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Tuesday, August 16, 2011

Essay on Women Suffrage Movement

Since time immemorial, all movements aspiring for a goal had to do something to attain it.  Citizens of colonized countries had to organize themselves and fight by means of revolution to attain freedom.  Slaves who aspired for freedom had to fight for their freedom.  Employees who aspired for better terms and conditions had to engage in strikes and picketing before their rights were recognized.  The fight for equal rights necessitated decades of struggle and massive propaganda campaign by the leaders and its members so that their aspirations may finally be recognized.  The women’s suffrage movement also would not have succeeded had they not been awakened and realized that their rights were being violated. 

This essay seeks to prove that the women suffrage movement is the result of the leadership of important figures in our history and the awakening not only by the women but also the men that democracy demands the due recognition of the women’s right to vote. 

In the speech entitled “On Women’s Right to Vote”, Susan B. Anthony recounted her experiences when she was arrested for something that is her right to do – casting a vote.  She was among the first female leaders who made the women realized the voting is also their right and guaranteed by the constitution.  Susan Anthony explained one of the arguments against denying a female the right to vote which is that the United States was formed by the people of the United States.  The people include those who are white and black, male or female, young and old who are all entitled to the same fundamental civil and political rights without any distinction.  She also added that the dictionary defines a citizen as a person who is entitled to vote and hold office. 

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The article entitled “”Alice Paul” explained the sacrifices of Alice Paul one of the greatest figures in the struggle for women suffrage in the United States.  In her struggle to introduce changes in the political system, she was arrested several times and went on hunger strikes for weeks.  She was fed only through force and with the use of tubes inserted in her nose.  Her group frequently conducted mass demonstrations and picketing outside the White House where she was met with assault by male oppositionists.  Because of the struggle for her group and the other women suffrage movement, the 19th Amendment was finally included in the Bill of Rights granting women the right to vote.  But her group did not stop until women were also granted equal rights in the exercise of civil rights as well.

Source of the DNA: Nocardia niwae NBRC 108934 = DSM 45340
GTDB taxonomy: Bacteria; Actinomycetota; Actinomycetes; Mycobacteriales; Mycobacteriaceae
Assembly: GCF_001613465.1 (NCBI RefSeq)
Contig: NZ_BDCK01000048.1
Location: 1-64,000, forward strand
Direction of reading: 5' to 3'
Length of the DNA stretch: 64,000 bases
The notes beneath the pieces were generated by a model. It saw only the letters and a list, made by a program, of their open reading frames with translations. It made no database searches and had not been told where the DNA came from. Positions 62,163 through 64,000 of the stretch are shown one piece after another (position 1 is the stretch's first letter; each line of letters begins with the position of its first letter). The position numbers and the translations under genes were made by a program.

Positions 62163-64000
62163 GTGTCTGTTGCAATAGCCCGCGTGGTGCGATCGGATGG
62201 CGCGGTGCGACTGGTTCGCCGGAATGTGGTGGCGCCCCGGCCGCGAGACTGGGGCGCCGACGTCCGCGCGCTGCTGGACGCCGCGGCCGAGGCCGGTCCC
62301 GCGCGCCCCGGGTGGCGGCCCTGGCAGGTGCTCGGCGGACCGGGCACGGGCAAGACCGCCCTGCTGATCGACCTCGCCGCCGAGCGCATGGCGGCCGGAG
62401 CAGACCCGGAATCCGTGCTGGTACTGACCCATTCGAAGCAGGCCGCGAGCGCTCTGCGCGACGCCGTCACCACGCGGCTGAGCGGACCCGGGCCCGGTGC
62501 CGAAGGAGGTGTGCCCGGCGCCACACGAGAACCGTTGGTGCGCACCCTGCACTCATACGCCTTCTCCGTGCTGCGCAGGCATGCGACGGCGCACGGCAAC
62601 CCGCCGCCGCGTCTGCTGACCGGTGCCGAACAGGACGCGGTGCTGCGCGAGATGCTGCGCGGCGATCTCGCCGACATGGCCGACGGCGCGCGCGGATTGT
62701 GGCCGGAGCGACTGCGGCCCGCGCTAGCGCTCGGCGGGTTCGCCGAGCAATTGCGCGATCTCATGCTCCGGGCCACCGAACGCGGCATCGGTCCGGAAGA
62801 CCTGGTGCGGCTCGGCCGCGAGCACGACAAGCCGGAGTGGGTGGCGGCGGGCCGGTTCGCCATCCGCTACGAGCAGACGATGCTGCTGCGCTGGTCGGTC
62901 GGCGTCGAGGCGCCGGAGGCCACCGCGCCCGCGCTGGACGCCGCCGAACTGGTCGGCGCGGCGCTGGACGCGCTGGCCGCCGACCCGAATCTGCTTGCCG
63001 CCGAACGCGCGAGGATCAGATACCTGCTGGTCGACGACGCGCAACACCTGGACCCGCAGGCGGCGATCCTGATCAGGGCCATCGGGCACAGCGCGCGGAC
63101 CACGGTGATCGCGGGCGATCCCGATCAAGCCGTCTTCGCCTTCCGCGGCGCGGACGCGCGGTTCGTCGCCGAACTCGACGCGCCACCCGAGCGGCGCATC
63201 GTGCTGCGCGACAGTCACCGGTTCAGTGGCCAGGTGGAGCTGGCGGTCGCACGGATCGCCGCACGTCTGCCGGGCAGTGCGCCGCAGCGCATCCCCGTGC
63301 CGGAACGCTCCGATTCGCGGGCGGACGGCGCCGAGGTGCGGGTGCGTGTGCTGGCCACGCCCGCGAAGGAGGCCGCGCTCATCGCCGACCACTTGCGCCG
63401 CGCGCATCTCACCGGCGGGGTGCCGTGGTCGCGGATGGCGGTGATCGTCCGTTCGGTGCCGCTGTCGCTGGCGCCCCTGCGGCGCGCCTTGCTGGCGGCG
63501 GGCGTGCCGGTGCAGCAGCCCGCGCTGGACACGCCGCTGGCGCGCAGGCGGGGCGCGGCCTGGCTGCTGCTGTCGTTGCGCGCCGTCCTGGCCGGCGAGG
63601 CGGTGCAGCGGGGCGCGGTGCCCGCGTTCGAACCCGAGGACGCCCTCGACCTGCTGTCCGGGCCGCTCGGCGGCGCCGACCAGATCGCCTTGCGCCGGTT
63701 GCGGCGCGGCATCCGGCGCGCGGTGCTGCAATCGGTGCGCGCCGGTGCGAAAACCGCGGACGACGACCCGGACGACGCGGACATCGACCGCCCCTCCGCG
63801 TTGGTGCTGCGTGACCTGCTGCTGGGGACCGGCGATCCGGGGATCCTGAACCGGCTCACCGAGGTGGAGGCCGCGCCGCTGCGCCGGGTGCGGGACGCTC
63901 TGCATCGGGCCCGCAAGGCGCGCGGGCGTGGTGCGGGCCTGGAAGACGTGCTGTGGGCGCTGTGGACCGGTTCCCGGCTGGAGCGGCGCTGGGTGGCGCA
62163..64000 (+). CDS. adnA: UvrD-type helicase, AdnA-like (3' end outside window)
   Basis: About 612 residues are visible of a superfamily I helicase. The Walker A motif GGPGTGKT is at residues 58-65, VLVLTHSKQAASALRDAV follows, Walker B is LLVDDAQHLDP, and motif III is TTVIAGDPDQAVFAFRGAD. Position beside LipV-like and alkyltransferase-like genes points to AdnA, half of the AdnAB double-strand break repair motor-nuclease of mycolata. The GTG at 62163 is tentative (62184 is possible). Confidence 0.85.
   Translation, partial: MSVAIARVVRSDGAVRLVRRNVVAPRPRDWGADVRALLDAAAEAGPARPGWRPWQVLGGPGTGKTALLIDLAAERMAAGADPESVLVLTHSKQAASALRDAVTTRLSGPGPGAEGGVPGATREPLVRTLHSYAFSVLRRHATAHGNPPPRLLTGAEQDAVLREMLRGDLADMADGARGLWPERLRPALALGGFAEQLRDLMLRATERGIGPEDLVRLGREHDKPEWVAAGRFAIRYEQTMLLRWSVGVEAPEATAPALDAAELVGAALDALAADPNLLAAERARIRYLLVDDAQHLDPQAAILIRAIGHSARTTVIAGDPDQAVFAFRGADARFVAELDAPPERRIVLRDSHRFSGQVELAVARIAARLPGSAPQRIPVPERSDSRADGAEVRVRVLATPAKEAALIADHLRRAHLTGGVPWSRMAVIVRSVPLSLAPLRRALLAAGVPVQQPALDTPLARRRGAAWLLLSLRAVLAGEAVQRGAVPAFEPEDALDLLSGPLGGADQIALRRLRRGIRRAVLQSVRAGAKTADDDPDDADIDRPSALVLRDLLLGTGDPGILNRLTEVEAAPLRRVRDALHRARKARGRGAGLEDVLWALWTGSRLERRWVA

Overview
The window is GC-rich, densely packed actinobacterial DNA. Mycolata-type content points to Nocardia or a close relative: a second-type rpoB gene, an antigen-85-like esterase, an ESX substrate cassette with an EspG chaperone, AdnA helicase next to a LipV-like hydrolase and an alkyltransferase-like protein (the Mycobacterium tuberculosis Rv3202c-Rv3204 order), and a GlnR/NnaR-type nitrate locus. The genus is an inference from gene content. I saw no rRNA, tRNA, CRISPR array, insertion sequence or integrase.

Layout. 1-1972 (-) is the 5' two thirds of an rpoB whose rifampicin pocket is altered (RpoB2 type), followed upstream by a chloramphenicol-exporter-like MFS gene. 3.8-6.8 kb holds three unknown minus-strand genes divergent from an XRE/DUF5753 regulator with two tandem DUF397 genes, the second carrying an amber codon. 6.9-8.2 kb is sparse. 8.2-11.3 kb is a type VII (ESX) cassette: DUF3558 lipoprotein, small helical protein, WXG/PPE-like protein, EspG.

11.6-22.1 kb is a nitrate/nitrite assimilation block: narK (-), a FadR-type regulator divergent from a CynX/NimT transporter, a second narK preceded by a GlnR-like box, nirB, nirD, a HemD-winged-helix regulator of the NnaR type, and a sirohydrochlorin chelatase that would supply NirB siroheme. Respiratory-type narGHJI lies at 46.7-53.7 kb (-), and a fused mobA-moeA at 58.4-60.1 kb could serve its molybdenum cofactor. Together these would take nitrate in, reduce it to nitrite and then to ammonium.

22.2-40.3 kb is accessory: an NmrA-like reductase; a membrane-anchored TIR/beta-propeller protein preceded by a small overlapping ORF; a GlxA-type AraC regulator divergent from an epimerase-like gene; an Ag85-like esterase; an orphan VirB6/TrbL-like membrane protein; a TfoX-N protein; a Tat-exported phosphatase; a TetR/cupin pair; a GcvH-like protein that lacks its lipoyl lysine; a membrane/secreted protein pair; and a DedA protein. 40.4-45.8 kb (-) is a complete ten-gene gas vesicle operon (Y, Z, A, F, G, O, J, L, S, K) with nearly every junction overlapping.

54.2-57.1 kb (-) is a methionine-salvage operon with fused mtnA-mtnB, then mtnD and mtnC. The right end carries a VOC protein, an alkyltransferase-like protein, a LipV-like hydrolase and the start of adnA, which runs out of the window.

In the speech entitled “The Crisis”, Carrie Chapman Catt stressed that the awakening of women was the result of economic, political and social changes in the United States and in another countries.  These changes have made them realize that it is time for them to take advantages of these changes.  Firstly, the war has resulted in an unintended consequence of allowing women to take part not only in direct war activities but also in administrative jobs which made them realize that they can perform other tasks that were formerly performed only by men.  Secondly, the decades of continuous struggle of the women suffrage movement and their determination to bring about equality has bore fruits as the opponents of women suffrage movement have been destroyed. 
In the article entitled “Women Suffrage is Inevitable”, Carrie Chapman Catt stressed the recognition of the women’s right to vote is inevitable.  She stressed that the history of our nation which values the principles of democracy demands that we recognize the right of the women to vote.  It is indeed foolhardy to proclaim that our country is a democracy while at the same time tolerating discrimination and inequality of treatment.  Secondly, women suffrage is inevitable because our democratic institution demands equal treatment of women and that we cannot be half democratic and half autocratic.  Thirdly, because of the leadership role occupied by the United States in the family of nations, and as the other nations turn to the United States for their inspiration, the United States is bound to recognize the right of suffrage of women.

In the speech entitled “The Destructive Male”, Elizabeth Cada Stanton acknowledged that the present society is male-dominated.  She stressed that while the male element in the society is not in itself harmful, its total domination has resulted in violence, conquest, acquisition, discord, disorder, disease and health.  She argued that the female element can temper these violent emotions and control these destructive forces inherent in male-dominated society. 

The success of the Women Suffrage Movement is now being enjoyed by women not only in the United States but in other democratic countries as well.  The success would not have been possible were it not for the indomitable spirit and firm resolve of the women leaders who fought for this right and the important events in history that made them realize that they need not be secondary citizens in their own country.  They helped awaken the spirits of women who had become accustomed to their secondary role in the society.  They also organized these women so that their collective voices will finally be heard.  

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